From School Library Journal
Grade 6-8–From an author well known for her nonfiction on social and political issues comes a historical novel that explores a frightening yet important event in U.S. history: McCarthyism and the Red Scare. Jamie Morse, 13, lives in the Bronx in 1953. She loves Hollywood movie stars, the Dodgers, and practicing her yo-yo moves. But unlike most kids, she has a big secret. Her father is a member of the Communist Party. She never invites her friends to her apartment, and she lies to the FBI when asked what newspapers her parents read. Jamie's parents are portrayed as political leftists who want economic and social justice. Her father, a high school math teacher, is called before the House Un-American Activities Committee and refuses to reveal the names of other Communists. He is sent to jail. Her mother also loses her job, bullies at school chase her brother, and Jamie is thrown off the school newspaper with no explanation. Levine portrays well Jamie's confusion, fear, anxiety, shame, and anger at her parents, yet her love for them. The times are captured perfectly, from Audrey Hepburn and Gregory Peck in the movies to the Rosenbergs' execution and the politics of fear. Jamie is a likable and believable heroine who grows into her own beliefs. Kids may well relate to the pervasive fear of the early 1950s as it resonates in our post-9/11 world.–Connie Tyrrell Burns, Mahoney Middle School, South Portland, ME
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*Starred Review* Gr. 5-8. Levine's excellent nonfiction works--among them, Freedom's Children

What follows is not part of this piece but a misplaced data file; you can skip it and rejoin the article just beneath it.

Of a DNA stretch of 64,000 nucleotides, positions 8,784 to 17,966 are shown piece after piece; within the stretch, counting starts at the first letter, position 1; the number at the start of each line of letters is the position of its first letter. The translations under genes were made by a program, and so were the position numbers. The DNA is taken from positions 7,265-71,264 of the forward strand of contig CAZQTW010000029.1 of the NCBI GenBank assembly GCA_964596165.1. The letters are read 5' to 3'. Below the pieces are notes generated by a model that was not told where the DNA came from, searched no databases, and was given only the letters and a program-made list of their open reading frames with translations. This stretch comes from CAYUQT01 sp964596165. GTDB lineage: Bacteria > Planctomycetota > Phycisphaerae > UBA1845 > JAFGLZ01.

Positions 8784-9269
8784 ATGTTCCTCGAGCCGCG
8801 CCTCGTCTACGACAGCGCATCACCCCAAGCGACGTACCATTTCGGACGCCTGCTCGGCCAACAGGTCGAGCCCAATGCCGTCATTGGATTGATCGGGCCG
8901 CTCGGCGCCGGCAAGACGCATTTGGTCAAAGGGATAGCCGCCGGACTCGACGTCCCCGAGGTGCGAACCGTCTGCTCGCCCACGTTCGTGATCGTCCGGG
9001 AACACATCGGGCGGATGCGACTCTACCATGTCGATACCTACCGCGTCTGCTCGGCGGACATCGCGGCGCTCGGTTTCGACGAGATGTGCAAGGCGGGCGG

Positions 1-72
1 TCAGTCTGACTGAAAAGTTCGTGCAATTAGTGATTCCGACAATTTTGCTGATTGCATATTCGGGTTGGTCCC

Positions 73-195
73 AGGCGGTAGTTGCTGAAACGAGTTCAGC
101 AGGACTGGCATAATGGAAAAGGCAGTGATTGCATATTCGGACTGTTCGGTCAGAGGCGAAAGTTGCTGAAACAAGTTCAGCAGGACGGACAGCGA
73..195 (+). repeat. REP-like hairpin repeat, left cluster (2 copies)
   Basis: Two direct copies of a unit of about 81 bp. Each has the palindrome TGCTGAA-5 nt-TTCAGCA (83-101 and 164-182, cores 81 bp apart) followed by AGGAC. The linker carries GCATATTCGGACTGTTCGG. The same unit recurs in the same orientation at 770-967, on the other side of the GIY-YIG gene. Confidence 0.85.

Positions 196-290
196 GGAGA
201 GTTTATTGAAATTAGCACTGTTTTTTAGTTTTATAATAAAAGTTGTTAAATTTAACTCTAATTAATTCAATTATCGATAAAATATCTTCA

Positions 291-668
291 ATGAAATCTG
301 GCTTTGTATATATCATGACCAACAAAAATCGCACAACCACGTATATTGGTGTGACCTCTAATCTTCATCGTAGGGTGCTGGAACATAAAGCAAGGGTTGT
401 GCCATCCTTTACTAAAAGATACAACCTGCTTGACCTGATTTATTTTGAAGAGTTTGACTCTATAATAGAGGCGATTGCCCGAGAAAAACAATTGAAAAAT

(1992)--tell social and political history through the experiences of young people. In her first novel, which is set in the early 1950s at the height of the McCarthy witch hunts, she brings the politics up close through the voice of 13-year-old Jamie Morse, whose Dad is fired from his job and tried as a Communist. Jamie is sick of politics. She's furious with her parents, and she hates all the family secrets. She just wants to have fun with her best friend. Yet, she knows that politics is more than rhetoric, especially when it comes to civil rights issues and the hurt caused by the n
-word. Some of the plot is purposive (a classroom discussion on freedom of expression), but the characters are drawn without reverence, and the scary history and the crucial debate will grab readers, especially given the sharp dialogue. Tension mounts to the very end: Will Dad name names? What is worse, dissent or betrayal? The warmth, sadness, and anger humanize the issues, which are sure to spark discussion about the meaning of patriotism--then and now. Hazel RochmanCopyright © American Library Association. All rights reserved